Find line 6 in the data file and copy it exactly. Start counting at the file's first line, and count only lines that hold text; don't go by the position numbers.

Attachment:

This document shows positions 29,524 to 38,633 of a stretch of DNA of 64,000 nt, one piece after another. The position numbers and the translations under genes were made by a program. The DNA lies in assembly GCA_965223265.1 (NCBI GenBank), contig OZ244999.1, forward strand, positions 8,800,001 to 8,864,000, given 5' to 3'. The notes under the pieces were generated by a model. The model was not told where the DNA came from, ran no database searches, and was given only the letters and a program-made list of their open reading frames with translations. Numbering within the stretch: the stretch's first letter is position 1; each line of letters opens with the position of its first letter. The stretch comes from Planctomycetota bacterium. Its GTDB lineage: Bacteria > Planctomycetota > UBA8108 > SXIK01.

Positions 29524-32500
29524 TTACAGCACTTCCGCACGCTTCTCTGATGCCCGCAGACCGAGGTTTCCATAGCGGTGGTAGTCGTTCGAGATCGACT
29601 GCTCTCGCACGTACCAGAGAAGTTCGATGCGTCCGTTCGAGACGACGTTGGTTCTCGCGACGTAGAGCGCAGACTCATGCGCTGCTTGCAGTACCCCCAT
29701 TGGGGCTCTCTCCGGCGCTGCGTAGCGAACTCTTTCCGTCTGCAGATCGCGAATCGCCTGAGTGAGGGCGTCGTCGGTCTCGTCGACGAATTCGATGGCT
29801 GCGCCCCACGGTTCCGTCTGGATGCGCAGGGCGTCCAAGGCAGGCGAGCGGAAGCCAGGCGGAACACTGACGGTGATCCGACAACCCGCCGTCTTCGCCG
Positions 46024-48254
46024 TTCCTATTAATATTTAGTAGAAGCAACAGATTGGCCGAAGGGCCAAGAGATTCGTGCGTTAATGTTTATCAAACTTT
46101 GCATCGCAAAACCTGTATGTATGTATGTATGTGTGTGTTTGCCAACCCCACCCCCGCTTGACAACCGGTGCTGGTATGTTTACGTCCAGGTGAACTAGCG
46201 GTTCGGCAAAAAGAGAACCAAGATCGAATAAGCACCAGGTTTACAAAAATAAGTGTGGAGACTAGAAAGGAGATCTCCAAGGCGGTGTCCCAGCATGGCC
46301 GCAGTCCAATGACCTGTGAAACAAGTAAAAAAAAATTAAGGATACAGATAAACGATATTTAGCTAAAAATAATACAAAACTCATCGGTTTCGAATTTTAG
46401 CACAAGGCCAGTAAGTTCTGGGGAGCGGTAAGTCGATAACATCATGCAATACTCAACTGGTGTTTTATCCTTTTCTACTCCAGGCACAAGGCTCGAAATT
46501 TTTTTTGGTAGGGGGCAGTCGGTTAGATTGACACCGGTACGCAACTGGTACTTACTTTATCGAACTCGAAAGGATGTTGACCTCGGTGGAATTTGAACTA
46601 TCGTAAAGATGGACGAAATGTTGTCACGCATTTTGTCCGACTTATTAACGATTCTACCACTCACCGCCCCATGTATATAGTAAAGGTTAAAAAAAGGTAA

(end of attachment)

29801 GCGCCCCACGGTTCCGTCTGGATGCGCAGGGCGTCCAAGGCAGGCGAGCGGAAGCCAGGCGGAACACTGACGGTGATCCGACAACCCGCCGTCTTCGCCG